Huntsman underlines that it is far safer in the event of a fire than conventional materials like PVC and brominated flame-retardants. The material can be extruded at high speeds on conventional PVC processing equipment and has a good surface quality. This makes it ideal for use in both cable power systems and injection moulding for electronic devices including plasma screens, mobile phones, MP3 players, digital cameras and laptops. Franz Michel, TPU Account Manager, Mid-Europe at Huntsman Polyurethanes said: "The European cabling market is evolving rapidly. New legislation is impacting on the materials and manufacturing techniques used in many sectors. In consumer electronics, many of the larger equipment producers have publicly committed to the elimination of PVC and BFR from cables. And he continues: "Cabling is a key part of Huntsman's technical extrusion business. As such we have an in-depth knowledge and a vast portfolio of products that can be tailor-made to meet any performance criteria, in any part of the market. As well as continuous processed options, for added convenience and flexibility, our thermoplastics can be mass-produced on a batch basis delivering specific benefits like superior surface quality and dimensional stability.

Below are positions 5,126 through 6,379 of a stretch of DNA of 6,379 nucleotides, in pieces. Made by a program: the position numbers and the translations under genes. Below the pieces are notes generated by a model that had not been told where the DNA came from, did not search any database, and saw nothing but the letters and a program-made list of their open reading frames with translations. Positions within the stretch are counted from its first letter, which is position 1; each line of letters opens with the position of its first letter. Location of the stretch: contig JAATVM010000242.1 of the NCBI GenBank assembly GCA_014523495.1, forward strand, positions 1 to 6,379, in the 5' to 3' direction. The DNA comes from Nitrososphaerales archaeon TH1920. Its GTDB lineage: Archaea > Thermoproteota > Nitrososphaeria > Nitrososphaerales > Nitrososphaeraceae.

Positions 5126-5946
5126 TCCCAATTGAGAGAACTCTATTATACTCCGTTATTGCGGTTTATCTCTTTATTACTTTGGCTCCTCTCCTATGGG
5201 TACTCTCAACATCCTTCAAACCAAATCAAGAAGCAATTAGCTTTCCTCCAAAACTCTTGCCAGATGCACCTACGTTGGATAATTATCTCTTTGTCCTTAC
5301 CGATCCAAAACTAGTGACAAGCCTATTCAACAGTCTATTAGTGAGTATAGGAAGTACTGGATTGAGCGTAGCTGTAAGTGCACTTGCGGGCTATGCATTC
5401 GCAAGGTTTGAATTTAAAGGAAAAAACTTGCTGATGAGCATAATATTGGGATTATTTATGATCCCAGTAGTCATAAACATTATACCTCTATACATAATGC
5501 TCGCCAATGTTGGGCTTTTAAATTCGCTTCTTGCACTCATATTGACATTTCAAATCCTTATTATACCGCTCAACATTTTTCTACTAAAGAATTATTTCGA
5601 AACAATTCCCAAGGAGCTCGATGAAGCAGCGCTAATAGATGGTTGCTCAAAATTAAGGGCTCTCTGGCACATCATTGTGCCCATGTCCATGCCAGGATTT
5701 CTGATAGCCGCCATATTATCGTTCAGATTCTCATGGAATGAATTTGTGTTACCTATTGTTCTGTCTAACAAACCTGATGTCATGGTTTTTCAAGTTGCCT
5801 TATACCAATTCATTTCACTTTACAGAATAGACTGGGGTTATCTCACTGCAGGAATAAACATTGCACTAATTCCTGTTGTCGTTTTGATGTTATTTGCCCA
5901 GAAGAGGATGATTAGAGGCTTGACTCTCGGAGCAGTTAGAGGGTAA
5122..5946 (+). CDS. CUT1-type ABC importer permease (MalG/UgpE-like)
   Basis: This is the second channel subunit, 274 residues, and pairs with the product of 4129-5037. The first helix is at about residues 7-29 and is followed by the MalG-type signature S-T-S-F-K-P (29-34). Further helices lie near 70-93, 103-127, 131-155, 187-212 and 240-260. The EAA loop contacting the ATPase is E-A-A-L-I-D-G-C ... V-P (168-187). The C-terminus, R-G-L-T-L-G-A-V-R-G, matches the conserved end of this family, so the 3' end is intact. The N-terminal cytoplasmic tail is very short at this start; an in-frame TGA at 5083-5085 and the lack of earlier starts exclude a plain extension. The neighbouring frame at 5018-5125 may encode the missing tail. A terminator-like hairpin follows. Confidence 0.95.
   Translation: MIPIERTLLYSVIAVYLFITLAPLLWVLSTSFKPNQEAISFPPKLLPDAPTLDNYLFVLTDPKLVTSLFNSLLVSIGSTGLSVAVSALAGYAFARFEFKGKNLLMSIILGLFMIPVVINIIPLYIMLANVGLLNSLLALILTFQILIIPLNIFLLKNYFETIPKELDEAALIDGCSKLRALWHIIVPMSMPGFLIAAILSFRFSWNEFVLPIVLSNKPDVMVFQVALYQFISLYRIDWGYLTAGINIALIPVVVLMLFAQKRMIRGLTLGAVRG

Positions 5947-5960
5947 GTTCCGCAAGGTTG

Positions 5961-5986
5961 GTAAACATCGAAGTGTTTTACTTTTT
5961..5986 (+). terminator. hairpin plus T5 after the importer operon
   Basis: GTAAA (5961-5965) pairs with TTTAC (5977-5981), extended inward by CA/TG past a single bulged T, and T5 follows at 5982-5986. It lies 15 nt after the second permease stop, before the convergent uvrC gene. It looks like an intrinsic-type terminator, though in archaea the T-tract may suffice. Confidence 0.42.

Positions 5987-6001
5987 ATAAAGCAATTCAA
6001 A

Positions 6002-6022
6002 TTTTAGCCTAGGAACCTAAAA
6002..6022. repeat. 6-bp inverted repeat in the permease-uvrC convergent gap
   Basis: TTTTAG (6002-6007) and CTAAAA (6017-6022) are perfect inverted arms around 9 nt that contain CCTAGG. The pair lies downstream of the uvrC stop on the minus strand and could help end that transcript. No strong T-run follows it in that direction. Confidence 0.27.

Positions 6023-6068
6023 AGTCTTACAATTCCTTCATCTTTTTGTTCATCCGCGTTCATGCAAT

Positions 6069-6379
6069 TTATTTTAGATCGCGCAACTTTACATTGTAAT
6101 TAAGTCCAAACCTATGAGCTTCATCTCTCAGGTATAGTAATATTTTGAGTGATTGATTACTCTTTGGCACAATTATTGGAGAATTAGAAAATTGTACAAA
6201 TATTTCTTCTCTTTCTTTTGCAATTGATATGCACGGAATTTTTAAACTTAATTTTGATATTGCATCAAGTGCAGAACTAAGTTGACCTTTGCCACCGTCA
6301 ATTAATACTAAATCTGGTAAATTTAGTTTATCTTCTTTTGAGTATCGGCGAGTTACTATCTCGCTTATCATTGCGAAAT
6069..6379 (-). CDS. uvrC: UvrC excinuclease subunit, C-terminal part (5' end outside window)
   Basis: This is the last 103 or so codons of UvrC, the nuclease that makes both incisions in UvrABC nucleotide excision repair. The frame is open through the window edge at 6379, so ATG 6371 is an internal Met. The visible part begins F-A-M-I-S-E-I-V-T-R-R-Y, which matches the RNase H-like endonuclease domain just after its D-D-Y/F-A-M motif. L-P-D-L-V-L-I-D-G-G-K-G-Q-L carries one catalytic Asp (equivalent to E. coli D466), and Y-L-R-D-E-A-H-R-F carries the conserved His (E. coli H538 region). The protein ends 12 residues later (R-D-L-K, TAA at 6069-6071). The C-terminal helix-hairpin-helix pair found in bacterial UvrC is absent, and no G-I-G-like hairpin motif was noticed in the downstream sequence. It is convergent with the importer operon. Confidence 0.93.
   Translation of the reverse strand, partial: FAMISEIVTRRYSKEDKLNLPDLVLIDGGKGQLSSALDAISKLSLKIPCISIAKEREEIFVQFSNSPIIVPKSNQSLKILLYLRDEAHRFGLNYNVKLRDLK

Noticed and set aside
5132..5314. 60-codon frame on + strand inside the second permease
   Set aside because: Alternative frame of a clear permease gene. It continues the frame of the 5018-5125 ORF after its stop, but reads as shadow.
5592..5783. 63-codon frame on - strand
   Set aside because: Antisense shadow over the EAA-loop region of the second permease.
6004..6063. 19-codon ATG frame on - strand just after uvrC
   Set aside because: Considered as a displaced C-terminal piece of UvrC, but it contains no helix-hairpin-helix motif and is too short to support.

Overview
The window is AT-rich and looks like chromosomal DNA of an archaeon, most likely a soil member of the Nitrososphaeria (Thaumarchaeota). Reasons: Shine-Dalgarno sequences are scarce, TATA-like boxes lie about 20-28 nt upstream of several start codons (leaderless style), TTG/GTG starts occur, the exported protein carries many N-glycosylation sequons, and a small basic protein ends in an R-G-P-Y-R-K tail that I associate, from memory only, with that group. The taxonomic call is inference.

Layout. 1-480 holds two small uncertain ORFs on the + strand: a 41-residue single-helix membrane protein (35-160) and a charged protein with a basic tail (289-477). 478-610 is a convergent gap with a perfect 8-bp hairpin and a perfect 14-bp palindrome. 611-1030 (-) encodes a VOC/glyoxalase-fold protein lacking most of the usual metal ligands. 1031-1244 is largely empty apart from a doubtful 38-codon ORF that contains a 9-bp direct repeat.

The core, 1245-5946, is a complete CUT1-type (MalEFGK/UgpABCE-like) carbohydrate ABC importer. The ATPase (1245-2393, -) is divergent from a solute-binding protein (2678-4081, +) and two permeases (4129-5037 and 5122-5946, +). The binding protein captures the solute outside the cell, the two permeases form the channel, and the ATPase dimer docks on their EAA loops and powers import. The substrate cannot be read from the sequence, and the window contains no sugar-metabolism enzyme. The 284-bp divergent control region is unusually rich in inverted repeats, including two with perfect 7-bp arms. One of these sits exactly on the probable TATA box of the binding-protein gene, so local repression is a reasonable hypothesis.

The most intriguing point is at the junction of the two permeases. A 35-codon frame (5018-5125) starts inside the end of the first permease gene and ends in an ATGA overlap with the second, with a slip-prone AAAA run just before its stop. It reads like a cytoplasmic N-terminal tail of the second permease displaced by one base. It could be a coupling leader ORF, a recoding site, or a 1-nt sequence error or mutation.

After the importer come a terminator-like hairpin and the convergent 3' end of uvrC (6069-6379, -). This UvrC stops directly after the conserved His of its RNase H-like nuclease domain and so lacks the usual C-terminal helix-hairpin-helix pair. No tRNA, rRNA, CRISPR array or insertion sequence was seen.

Good manufacturing practice Huntsman had introduced the new material at Wire in Düsseldorf. At the fair in Düsseldorf experts from Huntsman also advised cable and wire specifiers about Good Manufacturing Pratice (GMP) in the food industry. Introduced in 2008, GMP legislation states that plastic-based materials, likely to come into contact with food, must meet a certain standard of material composition and be produced in a specific way. With many manufacturers that supply the food industry still needing to switch to GMP-compliant materials, Huntsman says, that it offers practical support to help them understand the impact of the directive, source the correct raw materials and implement compliant processes and procedures.